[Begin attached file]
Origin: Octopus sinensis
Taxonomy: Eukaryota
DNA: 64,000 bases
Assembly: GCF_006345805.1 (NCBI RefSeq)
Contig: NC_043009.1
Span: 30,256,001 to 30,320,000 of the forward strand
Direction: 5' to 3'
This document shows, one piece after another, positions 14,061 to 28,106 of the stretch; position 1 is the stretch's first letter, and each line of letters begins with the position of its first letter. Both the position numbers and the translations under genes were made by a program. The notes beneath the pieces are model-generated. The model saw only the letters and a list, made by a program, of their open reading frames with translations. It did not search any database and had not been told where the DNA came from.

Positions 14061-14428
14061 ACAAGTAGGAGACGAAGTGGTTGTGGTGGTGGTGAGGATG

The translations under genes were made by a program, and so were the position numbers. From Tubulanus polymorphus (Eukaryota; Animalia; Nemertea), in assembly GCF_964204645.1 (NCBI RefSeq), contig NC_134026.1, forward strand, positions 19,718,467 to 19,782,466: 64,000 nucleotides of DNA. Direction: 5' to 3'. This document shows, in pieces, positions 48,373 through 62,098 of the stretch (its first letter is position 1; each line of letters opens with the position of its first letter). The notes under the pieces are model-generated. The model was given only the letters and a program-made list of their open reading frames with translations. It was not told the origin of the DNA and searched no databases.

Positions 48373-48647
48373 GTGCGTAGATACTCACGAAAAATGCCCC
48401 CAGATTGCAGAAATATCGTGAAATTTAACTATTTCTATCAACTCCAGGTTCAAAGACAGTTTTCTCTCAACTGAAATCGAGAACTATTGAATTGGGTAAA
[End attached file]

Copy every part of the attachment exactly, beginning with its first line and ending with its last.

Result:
Origin: Octopus sinensis
Taxonomy: Eukaryota
DNA: 64,000 bases
Assembly: GCF_006345805.1 (NCBI RefSeq)
Contig: NC_043009.1
Span: 30,256,001 to 30,320,000 of the forward strand
Direction: 5' to 3'
This document shows, one piece after another, positions 14,061 to 28,106 of the stretch; position 1 is the stretch's first letter, and each line of letters begins with the position of its first letter. Both the position numbers and the translations under genes were made by a program. The notes beneath the pieces are model-generated. The model saw only the letters and a list, made by a program, of their open reading frames with translations. It did not search any database and had not been told where the DNA came from.

Positions 14061-14428
14061 ACAAGTAGGAGACGAAGTGGTTGTGGTGGTGGTGAGGATG

The translations under genes were made by a program, and so were the position numbers. From Tubulanus polymorphus (Eukaryota; Animalia; Nemertea), in assembly GCF_964204645.1 (NCBI RefSeq), contig NC_134026.1, forward strand, positions 19,718,467 to 19,782,466: 64,000 nucleotides of DNA. Direction: 5' to 3'. This document shows, in pieces, positions 48,373 through 62,098 of the stretch (its first letter is position 1; each line of letters opens with the position of its first letter). The notes under the pieces are model-generated. The model was given only the letters and a program-made list of their open reading frames with translations. It was not told the origin of the DNA and searched no databases.

Positions 48373-48647
48373 GTGCGTAGATACTCACGAAAAATGCCCC
48401 CAGATTGCAGAAATATCGTGAAATTTAACTATTTCTATCAACTCCAGGTTCAAAGACAGTTTTCTCTCAACTGAAATCGAGAACTATTGAATTGGGTAAA